If you've gone to conferences addressing the relationship between public health and sprawl, you may have heard of something called a "health impact assessment." If you are a little fuzzy on how this works out in practice, you may want to read a new article coauthored by Prof. Pamela Ko and the Dean of Touro Law Center, Patricia Salkin. (In the interests of full disclosure, I note that since I teach at Touro, Dean Salkin is my boss).
When I read Robert Caro's The Power Broker (a biography of New York road-builder Robert Moses), one story that didn't quite make sense is Caro's discussion of the Henry Hudson Bridge. Caro writes that Caro's routing of this bridge caused "the destruction of Manhattan's priceless last forest" in Inwood Hill Park. But I visited the park yesterday afternoon, and it didn't look at all "destroyed" to me. Inwood Hill Park is still one of the jewels of Manhattan's park system, full of primeval-looking forest.
Monday night and Tuesday, observant Jews all over the world will be fasting for Tisha'b'Av, a day dedicated to remembering pretty much every major disaster befalling Jews over the past twenty centuries or so, or at least a few of the major ones- especially the destruction of the Jewish Temples by foreign invaders (Babylonians in 586 BC, Romans 656 years later). What does this have to do with urbanism?
One dispute in the literature about sprawl and obesity is whether the impact of sprawl is significant compared to the impact of social class. It could be argued that obesity is primarily a function of poverty and lack of education, rather than of automobile dependency.
In a recent article entitled "Gentrifying Into the Shelters", the New York Times blamed homelessness on middle-class New Yorkers who dare to move into the city's poorer neighborhoods.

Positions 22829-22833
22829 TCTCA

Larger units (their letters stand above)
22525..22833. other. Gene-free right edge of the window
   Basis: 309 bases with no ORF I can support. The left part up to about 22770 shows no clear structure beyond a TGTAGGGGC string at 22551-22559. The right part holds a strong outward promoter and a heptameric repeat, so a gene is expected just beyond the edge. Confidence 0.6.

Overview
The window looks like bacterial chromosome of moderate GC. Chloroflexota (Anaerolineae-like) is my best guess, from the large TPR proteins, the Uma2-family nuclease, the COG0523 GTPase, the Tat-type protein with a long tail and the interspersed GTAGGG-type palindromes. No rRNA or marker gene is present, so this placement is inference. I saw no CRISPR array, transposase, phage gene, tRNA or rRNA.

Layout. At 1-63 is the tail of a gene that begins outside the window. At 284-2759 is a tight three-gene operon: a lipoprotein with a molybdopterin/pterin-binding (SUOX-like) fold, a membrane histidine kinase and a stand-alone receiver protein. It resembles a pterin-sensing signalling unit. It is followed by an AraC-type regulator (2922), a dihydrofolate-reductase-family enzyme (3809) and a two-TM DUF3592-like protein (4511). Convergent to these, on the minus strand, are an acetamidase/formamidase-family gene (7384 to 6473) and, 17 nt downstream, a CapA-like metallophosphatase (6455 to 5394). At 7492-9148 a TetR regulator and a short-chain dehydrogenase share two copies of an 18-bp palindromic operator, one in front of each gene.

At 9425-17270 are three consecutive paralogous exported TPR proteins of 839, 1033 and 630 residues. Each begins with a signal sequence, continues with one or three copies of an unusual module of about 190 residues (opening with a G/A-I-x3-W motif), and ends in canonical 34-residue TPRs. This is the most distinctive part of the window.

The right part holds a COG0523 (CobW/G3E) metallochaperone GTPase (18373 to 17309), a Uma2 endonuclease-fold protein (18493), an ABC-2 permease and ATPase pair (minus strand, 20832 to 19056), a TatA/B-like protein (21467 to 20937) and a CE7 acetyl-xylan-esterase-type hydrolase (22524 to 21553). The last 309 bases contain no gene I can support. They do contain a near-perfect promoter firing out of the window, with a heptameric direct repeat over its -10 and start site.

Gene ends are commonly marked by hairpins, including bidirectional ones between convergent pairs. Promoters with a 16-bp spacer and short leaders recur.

Normally, sidewalks in residential areas are surrounded by short planting strips with grass and (sometimes) street trees. But in Seattle recently I saw something interesting: a planting strip that I would guess is twice the size of a typical one. I thought the king-size strip was a very nice touch in two ways. First, it narrows the street and calms traffic. Second, it beautifies the street.
Before attending the Livable Cities conference in Portland, I am visiting Seattle for a few days. As in Salt Lake City, there are some things I like and some I don't.
Seattle seems to have an extensive bus system. Ideally, a bus system would give riders a way to pay without having to fumble for dollar bills and quarters- New York's metro card system comes to mind.
Seattle has such a system; however, to get a metrocard you have to pay a $5 start-up fee- not exactly a tempting option for visitors and occasional users.
The conventional zoning wisdom is that all structures in a neighborhood should have the same density, in order to preserve "neighborhood character." So even in mixed-use urban areas, this sort of zoning leads to a kind of monoculture: high-rises attract high-rises, low-rises attract low-rises.
A recent blog post commenting on the growth of suburban poverty has the headline: "As Cities Prosper, Poor Move to Suburbs." The headline seems to imply a simple story: poor people priced out of the city are moving to suburbs. (In fairness, the story itself is much less simplistic). But it seems to me that there are a variety of other possible explanations for the growth in suburban poverty: